4 stars It took me quite some time to get this album. For a number of reasons. First, their previous album, Not As Good As The Book, was definitly their weakest efford to date and I was afraid they might take that road again this time. Secondly, when I heard the new CDīs title I thought it might be a live album (actually a reference to where it was rcorded). Fortunatly I was wrong on both assumptions. Down And Out In Paris And London is not only a very fine (studio) work, but also probably their most inspired since the terrific A Place In The Queue.

There were some radical line up changes that made a bit aware of it too. After all Andy Tillson dropped all the swedish connections now, at least the phisical ones. Gone are the members or ex members of the Flower Kings replaced by an all english line up. Now with Paul Burguess (Camel, Jetrho Tull, 10cc) on drums and Jonathan Barrett (from Tillsonīs other project PARALLEL OR 90 DEGREES) on bass and without a lead guitarrist (a good thing, since their last guitar player did not fit well at all). But stylistic speaking, their sound remains as close to TFK as ever, thank god!

So, in the end Down And Out In Paris And London is different in many ways, and yet it sounds quite familiar. Andy Tillson took over lead guitar duties and although he is obviously no Roine Stotl, he does a fine job here, much to my surprise. His lines are simple but fit perfectly to the song structures. Theo Travisīs sax is much more to the forefront now and he has improved a lot since his first effords within the band. It is incredible how tight and strong the band sounds even if so many major changes had occurred in a such a short time span.

Of course nothig would work so well if Tillson didnīt come up with some strong stuff to boot. And strong tunes did he produce! Starting with the mamooth, 19+ epic Where Are They Now until the very last notes of Ethanol Hat Nail (Canterbury Sequence Vol. 2), there is not a single boring moment in the whole CD. Powerful, passionate and convincing material, very well craft and performed. If you like old fashioned symphonic prog done by a modern band which uses the best of both worlds, this is the 2009īs CD you should not miss! Final rating: 4,5 stars. Highly recommended!

Review by EatThatPhonebook
3 stars 6/10

"Down And Out In Paris And London" is a pretty good but average Eclectic Prog album, worth listening.

"Down and out in Paris In London" for a moment there seemed like it was going to be the best album of 2009. I also found it to be fantastic, because it sounded so new and at the same time so full of elements typical of classic Eclectic Prog. Then, for some reason, I understood that not everything was so fantastic; infact, in many moments it penetrates too much in banal.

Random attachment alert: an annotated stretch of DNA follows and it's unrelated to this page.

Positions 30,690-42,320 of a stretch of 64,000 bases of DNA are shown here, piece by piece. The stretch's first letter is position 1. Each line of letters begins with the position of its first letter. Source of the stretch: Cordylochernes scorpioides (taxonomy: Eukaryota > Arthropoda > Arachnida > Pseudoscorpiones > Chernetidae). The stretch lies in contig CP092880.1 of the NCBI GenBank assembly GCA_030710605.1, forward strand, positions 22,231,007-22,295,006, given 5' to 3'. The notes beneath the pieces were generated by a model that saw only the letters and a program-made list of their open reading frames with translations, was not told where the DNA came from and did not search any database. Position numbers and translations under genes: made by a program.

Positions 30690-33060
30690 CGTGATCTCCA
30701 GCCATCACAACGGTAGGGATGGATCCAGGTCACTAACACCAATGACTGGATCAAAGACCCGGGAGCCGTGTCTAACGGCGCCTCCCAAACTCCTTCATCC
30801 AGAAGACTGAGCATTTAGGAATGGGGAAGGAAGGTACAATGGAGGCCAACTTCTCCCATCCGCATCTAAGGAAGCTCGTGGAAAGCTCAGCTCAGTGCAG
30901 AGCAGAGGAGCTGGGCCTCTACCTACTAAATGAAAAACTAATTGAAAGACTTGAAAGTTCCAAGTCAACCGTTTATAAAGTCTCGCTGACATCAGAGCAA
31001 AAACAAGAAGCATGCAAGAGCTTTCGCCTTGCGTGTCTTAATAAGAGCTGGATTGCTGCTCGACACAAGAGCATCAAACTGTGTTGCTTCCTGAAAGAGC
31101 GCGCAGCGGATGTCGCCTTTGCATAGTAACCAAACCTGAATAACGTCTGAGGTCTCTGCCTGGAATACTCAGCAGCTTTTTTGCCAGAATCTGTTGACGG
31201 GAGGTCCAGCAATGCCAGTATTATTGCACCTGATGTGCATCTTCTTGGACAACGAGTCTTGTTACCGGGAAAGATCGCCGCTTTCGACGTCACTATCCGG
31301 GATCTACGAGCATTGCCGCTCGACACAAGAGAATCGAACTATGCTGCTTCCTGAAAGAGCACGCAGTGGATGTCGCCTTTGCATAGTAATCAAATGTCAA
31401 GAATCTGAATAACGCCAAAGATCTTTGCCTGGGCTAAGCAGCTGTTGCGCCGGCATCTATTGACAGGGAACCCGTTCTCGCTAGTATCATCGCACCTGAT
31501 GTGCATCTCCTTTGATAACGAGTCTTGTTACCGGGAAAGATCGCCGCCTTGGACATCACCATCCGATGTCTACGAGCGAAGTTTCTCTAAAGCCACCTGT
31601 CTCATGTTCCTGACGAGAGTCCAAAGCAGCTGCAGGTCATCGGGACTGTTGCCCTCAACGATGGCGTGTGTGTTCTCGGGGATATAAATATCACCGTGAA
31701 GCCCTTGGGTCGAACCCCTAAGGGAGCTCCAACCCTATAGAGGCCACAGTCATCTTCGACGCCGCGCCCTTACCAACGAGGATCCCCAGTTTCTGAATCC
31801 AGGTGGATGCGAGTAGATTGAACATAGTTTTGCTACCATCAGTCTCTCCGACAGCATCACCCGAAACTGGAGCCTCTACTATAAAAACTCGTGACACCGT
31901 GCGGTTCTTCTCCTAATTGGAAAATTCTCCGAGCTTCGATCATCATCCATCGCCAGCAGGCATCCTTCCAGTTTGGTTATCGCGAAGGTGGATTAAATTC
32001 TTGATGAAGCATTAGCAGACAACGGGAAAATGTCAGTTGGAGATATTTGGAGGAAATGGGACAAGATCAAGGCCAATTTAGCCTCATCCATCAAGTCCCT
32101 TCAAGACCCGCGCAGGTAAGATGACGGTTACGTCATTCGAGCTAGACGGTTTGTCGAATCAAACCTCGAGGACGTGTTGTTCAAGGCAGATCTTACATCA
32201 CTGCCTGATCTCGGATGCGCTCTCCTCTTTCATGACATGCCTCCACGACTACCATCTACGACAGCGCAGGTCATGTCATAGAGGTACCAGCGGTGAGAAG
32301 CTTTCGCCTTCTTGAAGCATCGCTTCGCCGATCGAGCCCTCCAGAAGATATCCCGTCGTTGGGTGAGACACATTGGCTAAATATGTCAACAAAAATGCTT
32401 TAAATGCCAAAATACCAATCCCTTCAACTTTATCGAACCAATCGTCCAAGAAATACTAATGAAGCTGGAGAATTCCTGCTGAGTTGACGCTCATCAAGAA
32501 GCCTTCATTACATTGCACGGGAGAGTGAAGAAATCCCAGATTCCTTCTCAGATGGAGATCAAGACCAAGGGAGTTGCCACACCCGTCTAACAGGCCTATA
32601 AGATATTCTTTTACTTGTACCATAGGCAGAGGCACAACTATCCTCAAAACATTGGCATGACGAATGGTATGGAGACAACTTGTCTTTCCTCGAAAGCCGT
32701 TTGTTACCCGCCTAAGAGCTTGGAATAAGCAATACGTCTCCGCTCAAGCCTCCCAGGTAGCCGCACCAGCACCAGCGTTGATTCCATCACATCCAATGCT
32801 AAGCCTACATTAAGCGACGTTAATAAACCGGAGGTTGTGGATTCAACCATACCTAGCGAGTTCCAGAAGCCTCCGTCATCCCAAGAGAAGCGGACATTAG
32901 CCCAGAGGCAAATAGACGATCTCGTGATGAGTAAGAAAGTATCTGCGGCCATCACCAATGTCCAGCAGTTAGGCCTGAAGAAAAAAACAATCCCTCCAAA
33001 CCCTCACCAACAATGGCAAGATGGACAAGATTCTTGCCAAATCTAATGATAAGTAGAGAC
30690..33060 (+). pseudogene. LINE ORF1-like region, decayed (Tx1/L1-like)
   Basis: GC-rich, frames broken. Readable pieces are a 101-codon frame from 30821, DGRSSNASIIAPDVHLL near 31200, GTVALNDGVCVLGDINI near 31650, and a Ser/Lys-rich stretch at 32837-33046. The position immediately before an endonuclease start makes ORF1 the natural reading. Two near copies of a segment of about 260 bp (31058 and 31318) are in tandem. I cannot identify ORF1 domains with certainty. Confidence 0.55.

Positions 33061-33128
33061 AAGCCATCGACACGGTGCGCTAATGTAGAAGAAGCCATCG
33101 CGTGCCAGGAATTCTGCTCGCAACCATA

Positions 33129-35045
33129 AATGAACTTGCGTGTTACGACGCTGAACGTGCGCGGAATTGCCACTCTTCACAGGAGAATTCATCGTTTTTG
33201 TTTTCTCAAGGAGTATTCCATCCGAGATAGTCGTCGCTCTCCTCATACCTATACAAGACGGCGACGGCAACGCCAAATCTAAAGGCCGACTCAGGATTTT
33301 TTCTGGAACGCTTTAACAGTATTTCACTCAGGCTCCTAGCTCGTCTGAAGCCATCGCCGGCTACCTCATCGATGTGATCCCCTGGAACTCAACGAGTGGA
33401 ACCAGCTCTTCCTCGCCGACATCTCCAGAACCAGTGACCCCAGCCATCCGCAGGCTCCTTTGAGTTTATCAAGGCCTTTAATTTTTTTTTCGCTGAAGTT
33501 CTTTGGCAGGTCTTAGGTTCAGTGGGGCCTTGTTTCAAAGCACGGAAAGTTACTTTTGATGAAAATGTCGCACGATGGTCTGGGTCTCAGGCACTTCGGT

The first song, " Where Are They Now", starts in a very nostalgic way, and calm, almost like a ballad. It then goes into a more complex scheme, typical of eclectic prog, showing one of the best performances of the year as a band playing together. After that the level goes far more down, when the vocals come in. I wasn't crazy for the rest of the song, I don't know why.

" Paroxetine 200mg" is less romantc than the first track, but I prefer this one. It uses many synths and electronic instruments, creating a very interesting atmosphere, memorable in many moments. Even the sax is used in a good and nice way. Even in this song though the level is lower.

"Perdu Dans Paris" is a long ballad , and frankly I thought it was repetitive and banal, not really worth the mention.

"The Company Car" is my favorite song, a beautiful modern ballas that really shows how this band has a wonderful sense for composing music, and arranging it.

" The Canterbury Scene" is another great song all the way through. It was according to my opinion the most original song of the album, with many bizzarness and wierd arrangements, but absolutely fantastic.

In conclusion a pretty good album, worth listening.

Review by TheGazzardian
2 stars I can't say that I liked this album. It suffered from one major weakness, and that is Andy Tillison's singing. To be fair, there's nothing that's wrong with his singing. But there's nothing about to to really inspire excitement either.